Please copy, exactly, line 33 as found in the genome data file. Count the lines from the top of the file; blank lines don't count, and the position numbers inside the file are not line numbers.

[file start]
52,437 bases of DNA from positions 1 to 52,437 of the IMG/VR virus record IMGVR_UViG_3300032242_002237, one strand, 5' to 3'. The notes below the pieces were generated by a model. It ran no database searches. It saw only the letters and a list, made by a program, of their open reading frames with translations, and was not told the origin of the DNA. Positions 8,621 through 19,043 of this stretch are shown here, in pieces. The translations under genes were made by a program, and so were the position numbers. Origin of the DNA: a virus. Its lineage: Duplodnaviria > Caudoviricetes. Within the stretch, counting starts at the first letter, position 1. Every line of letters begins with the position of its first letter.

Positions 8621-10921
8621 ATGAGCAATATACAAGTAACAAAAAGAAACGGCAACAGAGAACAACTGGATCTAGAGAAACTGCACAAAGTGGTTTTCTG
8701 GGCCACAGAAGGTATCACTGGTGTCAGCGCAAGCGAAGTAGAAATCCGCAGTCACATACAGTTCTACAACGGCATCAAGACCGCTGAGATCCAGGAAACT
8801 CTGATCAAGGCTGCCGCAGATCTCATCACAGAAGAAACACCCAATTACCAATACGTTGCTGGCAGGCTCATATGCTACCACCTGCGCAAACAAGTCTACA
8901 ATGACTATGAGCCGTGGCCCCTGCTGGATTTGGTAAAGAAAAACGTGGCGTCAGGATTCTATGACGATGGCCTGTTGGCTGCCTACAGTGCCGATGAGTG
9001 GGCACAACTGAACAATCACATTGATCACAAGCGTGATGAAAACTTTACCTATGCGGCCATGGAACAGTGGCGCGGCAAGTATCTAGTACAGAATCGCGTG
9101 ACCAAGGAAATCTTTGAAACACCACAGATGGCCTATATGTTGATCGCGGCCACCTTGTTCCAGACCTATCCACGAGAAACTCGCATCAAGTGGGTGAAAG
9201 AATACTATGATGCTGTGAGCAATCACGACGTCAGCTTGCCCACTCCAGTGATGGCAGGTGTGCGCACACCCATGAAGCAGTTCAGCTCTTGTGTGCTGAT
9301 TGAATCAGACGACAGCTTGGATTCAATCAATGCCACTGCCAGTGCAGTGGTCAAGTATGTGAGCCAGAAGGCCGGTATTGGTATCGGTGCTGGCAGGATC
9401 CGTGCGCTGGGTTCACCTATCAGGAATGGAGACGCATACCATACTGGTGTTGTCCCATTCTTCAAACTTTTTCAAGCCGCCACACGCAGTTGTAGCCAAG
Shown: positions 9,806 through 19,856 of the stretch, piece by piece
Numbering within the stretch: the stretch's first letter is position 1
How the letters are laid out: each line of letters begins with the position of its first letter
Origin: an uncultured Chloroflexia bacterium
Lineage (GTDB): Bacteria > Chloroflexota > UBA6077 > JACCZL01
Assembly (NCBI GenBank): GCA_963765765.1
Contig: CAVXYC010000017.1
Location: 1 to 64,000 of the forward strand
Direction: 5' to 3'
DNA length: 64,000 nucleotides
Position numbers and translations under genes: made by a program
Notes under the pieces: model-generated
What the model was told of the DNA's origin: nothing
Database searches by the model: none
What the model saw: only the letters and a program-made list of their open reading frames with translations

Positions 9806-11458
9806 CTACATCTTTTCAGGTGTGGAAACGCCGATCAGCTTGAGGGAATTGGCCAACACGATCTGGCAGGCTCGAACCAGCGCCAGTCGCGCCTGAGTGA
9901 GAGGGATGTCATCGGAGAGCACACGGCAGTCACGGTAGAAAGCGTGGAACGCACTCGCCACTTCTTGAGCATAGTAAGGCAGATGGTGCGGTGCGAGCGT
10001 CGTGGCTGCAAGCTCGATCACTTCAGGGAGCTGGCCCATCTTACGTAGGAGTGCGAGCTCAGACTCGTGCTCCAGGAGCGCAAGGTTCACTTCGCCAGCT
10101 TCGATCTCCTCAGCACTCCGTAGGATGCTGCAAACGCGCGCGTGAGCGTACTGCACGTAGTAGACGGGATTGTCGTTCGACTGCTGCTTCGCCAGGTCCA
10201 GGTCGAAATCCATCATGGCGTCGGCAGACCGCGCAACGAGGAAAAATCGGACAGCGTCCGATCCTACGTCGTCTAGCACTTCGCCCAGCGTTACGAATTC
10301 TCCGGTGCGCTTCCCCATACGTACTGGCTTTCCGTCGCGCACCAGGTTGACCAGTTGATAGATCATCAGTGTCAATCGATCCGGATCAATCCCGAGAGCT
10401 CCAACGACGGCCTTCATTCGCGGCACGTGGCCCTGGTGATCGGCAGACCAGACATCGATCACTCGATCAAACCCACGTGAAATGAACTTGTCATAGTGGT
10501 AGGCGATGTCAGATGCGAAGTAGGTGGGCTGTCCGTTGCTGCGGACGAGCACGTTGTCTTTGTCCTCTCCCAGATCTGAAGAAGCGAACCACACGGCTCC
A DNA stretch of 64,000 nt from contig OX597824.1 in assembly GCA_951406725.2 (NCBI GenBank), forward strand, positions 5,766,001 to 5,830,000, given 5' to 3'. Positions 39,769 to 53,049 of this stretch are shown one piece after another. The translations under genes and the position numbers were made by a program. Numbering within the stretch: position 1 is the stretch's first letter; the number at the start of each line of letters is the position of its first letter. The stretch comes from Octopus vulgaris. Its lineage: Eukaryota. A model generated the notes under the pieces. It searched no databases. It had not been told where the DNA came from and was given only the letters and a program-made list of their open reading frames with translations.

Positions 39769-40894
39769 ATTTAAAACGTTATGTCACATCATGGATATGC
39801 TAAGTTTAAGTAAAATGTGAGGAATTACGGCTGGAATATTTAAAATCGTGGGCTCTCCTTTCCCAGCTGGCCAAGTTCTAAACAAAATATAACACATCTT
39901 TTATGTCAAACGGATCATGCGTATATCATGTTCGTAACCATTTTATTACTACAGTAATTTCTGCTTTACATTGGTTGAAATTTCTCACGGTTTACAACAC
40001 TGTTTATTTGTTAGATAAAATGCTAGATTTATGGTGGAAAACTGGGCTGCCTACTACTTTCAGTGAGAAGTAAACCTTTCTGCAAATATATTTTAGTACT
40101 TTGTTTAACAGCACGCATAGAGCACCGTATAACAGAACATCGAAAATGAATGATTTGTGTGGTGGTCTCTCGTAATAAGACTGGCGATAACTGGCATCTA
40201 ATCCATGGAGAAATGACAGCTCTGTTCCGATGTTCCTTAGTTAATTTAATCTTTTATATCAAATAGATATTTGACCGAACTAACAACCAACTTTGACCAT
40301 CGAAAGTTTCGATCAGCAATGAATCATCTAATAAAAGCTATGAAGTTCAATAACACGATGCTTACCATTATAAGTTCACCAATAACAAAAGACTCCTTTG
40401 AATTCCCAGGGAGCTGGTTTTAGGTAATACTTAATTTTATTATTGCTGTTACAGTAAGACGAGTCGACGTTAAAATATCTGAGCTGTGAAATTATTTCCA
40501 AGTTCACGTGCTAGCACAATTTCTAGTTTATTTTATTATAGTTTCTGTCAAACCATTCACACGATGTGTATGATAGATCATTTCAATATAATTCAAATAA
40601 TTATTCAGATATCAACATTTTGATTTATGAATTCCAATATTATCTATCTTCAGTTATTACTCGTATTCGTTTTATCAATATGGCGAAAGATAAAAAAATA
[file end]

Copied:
10301 TCCGGTGCGCTTCCCCATACGTACTGGCTTTCCGTCGCGCACCAGGTTGACCAGTTGATAGATCATCAGTGTCAATCGATCCGGATCAATCCCGAGAGCT